Reading Time: 7 Minutes
We see the good guy/bad guy routine on T.V. all the time. It's always some detective drama or movie where the two cops come in and run the routine and within minutes they're getting the suspect to spill their guts in a dimly lit room with a metal table and metal chairs. But is the good guy/bad guy routine BS or does it actually work?
The scene is always the same in the movies, isn't it? They cops bring a suspect in for questioning, put the suspect into this weird Guantanamo-like interrogation facility and the bad cop always starts. She comes in raging saying things like, "Listen you snot nosed punk! I've got news for you! If you don't give us what we need here you're going to be put away forever! We know you did it!.....". Then she slams the table a few times with her fists and does the intimidating death stare. Strangely, she's then called away for a 'phone call'. Then, her partner comes in. He's a mild mannered nice guy who says something like, "Listen, friend. Don't let her get under your skin, she's just had a rough day. Look, I know the drill here. Look, I like you and I want to help you out. All she really want to know is where you dumped the gun." Then all of a sudden, the suspect breaks down, spills his guts and tells the detective everything.
Does this ever happen in business and does it get results?
Yes to both. In my experience there's no hard and fast rule to the technique or good guy/bad guy sequencing. In business it usually starts out as a 2 on 1 negotiation (not very sporting, but then no one said that negotiation was all sunshine and rainbows). I used to run this play all the time. Often, when I had a salesperson come into the office to 'discuss' a proposal or close a deal after a few rounds of negotiation I'd run this play. I'd ensure that I had back to back discussions with two parties going after the same work. Then, I'd make sure that my meeting with the previous party (who I wasn't really interested in) would run 5-10 minutes over the next party's start time so I could ensure that the next party was in the reception area when I said goodbye to the last party. This immediately creates anxiety in the mind of the party that you actually want to deal with and so you gain control of the negotiation even before you step into the room. I'm always the good guy (I don't like being the bad guy, but I know a lot of people that love it!). I would then graciously welcome my guest into the building and apologize profusely for being late. Usually that line goes something like this, "I am so sorry for being late. We've been so busy and we have a few interested parties who are very keen to get in front of us." Then the small talk routine, asking questions like, "How was your drive in?", "Family doing well?", "How about that local sports team?", "Can I offer you a coffee?".
Finally after a slow walk and some idle chit chat, we'd get into a separate room (not my office) and I'd fill the party in on a few things. Usually the line goes something like this, "Look I really appreciate you coming in, and again, sorry for getting you in late. I'd like to review a few areas of your proposal. I'm quite intrigued by it, but my boss is a little concerned about a number of items in it and she'll be joining us." Generally speaking, they will have had no idea that my boss was going to come in, so this again creates anxiety and as we go along, you'll see that we're continually building doubt and fear in the mind of the party we're negotiating with.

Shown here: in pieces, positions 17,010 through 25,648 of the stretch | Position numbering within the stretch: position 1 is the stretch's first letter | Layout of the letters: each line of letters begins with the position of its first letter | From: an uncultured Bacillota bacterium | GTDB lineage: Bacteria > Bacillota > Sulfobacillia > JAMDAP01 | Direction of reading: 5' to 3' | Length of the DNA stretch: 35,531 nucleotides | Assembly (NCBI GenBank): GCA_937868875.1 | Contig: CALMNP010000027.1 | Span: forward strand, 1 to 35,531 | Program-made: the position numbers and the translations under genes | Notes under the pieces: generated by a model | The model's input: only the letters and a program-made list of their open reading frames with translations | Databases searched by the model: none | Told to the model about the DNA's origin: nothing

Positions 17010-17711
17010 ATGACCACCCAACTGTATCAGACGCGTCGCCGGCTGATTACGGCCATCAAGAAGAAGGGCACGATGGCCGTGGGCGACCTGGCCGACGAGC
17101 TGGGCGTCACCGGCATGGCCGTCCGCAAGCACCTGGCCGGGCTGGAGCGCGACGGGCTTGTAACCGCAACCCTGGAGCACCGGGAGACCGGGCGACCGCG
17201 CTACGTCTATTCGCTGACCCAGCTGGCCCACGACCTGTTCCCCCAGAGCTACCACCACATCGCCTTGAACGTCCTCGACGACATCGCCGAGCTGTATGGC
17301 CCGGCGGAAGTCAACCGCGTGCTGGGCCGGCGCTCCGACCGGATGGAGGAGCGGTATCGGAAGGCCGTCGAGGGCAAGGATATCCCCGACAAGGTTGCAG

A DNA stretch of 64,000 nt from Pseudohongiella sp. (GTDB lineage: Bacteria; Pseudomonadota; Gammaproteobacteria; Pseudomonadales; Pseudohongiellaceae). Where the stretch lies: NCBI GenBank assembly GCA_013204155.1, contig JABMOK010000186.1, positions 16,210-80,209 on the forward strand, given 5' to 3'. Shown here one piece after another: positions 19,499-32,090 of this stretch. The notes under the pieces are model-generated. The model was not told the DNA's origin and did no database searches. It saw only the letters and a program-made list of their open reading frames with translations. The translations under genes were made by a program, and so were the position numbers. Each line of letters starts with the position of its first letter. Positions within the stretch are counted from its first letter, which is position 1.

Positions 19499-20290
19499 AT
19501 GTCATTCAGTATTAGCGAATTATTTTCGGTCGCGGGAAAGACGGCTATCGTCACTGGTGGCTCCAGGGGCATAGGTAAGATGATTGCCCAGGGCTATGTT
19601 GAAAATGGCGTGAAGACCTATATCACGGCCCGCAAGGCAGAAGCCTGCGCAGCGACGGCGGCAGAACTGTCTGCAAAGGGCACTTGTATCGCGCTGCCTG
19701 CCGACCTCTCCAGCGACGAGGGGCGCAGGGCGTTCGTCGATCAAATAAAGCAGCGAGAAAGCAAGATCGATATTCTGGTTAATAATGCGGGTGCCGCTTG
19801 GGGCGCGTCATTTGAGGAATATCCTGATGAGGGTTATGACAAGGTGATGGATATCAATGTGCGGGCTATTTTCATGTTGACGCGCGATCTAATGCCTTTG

After going through first part of the proposal, my boss would show up 10 minutes later with a scowl on her face (looking as though this is really screwing up her day). She would stay silent for 15 minutes and thumb through the proposal, looking surprised every time the salesperson said anything. After 15 minutes, she would push away from the table and say something like, "Look, I don't have time for this. It's very apparent that [insert name of supplier company] has no intention of coming to the table with a serious proposal. I have to go take care of other work." Then she'd leave.
That right there sends atomic shock waves through the heart of sales people.
If you don't see the stress on the salesperson's face after this you've either done something wrong or they're a pro.
Then, just like in the movies, I'd say something like, "Look, don't worry about her. She's had a rough few weeks. You see, we've been so busy. She's been stretched out and her time is at a premium. I know the ropes here and I really like you. Why don't I see what I can do to help you out. All she really wants to know is,....[insert biggest 3 needs here]." Generally speaking, the salesperson will falling all over themselves to tell you everything they can do for your company to 'save' this deal.
The good guy/bad guy routine is cheesy, I get it. But if you execute it well, it works.
Subscribe to Newsletter
FREE UPDATES BY EMAIL